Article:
Fifty-one years ago, Sonal Mamoowala was born in the Ajinkya nursing home on Khar’s 11th Road. Today, the interior designer stays in a plush seven-storeyed building where the nursing home once stood.
That transition perhaps best illustrates the transformation of Khar, from a homely neighborhood of bungalows to a property goldmine housing some of the swankiest buildings in the western suburbs.
As you turn into 16th Road, Khar, two majestic buildings gleam in the sunrays snaking through a verdant canopy of trees. To the right is Ekta Empress, one of the many ‘Ekta’ buildings that dominate Khar’s skyline.
The elegant white 12-storeyed building’s automatic sliding doors welcome you into a marble-floored lobby with a reception desk and a sheet of water cascading down glass. A spiral staircase leads to the first floor-glass-walled gymnasium with plush padded flooring and a plasma television.
The same level offers the luxury of a pool and podium parking. At night, the building’s façade lights up, emitting the glow of affluence that resides within.
Before you can say ‘dream home’, a glance across the road at the 12-storeyed Satguru Kalyan building will take your breath away. The towering ochre-white edifice is dappled with lush plants sprouting from sprawling glass balconies.
Above the sixth floor, three luxurious double-floored penthouses are ensconced in luminous glass and greenery.
Both these buildings are symbolic of present-day Khar, a breeding ground for the biggest builders and their castles in the air – Ekta Group, Satgurus, DB group, Lalani builders, Orbit and Redstone.
But longtime residents speak of a different Khar. Having lived here for close to 40 years, Mamoowala recalls the neighbourhood as a close-knit one of cozy bungalows where everyone knew each other. “We even had a ladies badminton club in my garden,” she smiles.
This was way back in the 1950s. Mamoowala identifies three turning points in Khar’s history – the construction boom in the seventies when bungalows made way for four-storeyed buildings, the late eighties when these were replaced by seven storeys, and the last decade which has seen the mushrooming of multi-storeyed buildings.
Along with the extensive construction of upscale properties, the demographics of the area have also transformed. Traditionally a Maharashtrian and Gujarati stronghold, Khar now has a significant Sindhi population. While the middle-class still thrives here, the newly-affluent business class is burgeoning as well. Thanks to Khar’s excellent connectivity with the Bandra-Kurla Complex (BKC), many high-flying financial corporates have made this their home.
An increasing number of expatriates also occupy the swish apartments in many of the newer buildings. Says Khar-based broker Rajeev Batra of Big Deal Estates, “Expats prefer buildings that are equipped with a pool, gym, terrace garden and other state-of-the-art amenities. These are now standard facilities that most new buildings here offer. Many also have multi-level parking, yoga rooms, tennis and squash courts and remote-operated light fittings.”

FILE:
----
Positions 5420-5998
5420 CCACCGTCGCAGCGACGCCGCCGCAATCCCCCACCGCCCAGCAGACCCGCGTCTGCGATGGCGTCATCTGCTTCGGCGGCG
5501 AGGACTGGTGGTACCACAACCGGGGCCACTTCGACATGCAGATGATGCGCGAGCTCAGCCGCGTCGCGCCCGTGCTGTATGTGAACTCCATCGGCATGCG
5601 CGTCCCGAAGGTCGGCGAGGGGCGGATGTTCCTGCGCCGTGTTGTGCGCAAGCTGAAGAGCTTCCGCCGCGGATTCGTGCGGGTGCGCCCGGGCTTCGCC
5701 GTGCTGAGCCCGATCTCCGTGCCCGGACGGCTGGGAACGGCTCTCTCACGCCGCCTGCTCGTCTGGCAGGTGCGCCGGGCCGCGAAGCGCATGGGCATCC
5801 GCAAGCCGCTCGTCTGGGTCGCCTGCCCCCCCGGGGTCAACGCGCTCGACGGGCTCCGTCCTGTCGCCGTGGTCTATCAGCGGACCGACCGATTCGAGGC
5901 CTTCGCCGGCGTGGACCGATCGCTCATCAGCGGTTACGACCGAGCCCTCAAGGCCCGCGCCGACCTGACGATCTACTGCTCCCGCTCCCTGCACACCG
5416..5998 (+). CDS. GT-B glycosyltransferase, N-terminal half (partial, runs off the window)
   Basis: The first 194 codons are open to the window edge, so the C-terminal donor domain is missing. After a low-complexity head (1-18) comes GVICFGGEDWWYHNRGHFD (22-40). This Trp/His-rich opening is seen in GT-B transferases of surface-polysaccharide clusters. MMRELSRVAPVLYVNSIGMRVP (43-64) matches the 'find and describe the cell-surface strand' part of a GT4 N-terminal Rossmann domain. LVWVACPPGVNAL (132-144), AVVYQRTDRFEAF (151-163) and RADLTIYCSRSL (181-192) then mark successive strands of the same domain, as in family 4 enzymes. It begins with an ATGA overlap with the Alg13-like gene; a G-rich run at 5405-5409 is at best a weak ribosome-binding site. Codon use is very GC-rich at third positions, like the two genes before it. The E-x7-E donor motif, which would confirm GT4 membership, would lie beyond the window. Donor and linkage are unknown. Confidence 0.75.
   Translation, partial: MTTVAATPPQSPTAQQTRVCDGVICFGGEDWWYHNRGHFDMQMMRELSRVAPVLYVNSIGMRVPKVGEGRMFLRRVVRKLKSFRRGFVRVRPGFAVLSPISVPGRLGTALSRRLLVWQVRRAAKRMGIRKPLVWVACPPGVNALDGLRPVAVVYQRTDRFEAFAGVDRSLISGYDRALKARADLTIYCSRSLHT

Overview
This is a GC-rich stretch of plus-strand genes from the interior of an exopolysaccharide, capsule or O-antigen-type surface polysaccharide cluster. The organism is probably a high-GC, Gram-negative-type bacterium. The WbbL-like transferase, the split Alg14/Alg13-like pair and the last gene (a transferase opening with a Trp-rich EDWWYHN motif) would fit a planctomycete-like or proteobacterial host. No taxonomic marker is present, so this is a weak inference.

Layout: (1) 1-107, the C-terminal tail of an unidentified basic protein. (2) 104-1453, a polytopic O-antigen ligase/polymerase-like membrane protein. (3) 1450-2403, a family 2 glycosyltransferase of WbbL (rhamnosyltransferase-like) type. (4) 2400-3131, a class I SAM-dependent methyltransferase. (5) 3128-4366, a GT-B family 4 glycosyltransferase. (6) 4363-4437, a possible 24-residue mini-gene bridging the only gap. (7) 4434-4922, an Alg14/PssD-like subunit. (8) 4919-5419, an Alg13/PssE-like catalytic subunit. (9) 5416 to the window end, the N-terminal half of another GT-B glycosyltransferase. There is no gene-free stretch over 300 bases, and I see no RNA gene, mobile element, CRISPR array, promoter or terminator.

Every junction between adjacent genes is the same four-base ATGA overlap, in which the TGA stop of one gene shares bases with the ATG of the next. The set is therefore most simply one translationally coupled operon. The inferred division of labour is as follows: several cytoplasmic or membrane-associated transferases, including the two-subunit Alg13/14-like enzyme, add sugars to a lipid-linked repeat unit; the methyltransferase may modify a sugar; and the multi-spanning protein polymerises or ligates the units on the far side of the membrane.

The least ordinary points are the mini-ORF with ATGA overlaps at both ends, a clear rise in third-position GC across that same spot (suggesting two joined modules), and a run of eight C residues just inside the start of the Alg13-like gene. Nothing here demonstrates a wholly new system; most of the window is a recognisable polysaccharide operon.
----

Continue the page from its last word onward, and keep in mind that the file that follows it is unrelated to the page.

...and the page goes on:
Then there are buildings like Gym View on 14th Road, which have personal pools on some floors. The DB Group’s under-construction property next door is even said to have a pool on every floor.
With such prime residences in Khar, the area is almost as much in demand as its posh cousin, Bandra. Says Batra, “My clients now ask to see buildings in Bandra-Khar-Santacruz as a whole. They no longer restrict themselves to Bandra.”
He estimates that property rates in Bandra are only 10 per cent higher than Khar’s, which can go up to Rs 35,000 per sq ft.
Batra reasons, “Builders have run out of space in Bandra. Khar has much more potential to be developed.” Another reason is that unlike Bandra, Khar hasn’t seen much of commercial development. It has no multiplexes or malls, fewer shops and even fewer restaurants. Which is fortunate believes Mamoowala, who says, “The area is much quieter than Bandra. It has still managed to retain some of its quaint charm with the old Khar market, station and educational institutions.”
At the same time she admits that the consequences of rapid development have been “disastrous.” She grumbles, “It has become noisier, there are very few open spaces left and the state of the roads is abysmal.”
But then, swanky as Khar it is, it is also epitomises the oxymoron that Mumbai is. Alongside the swish, glass-fronted buildings that dot its landscape, cows still roam its streets.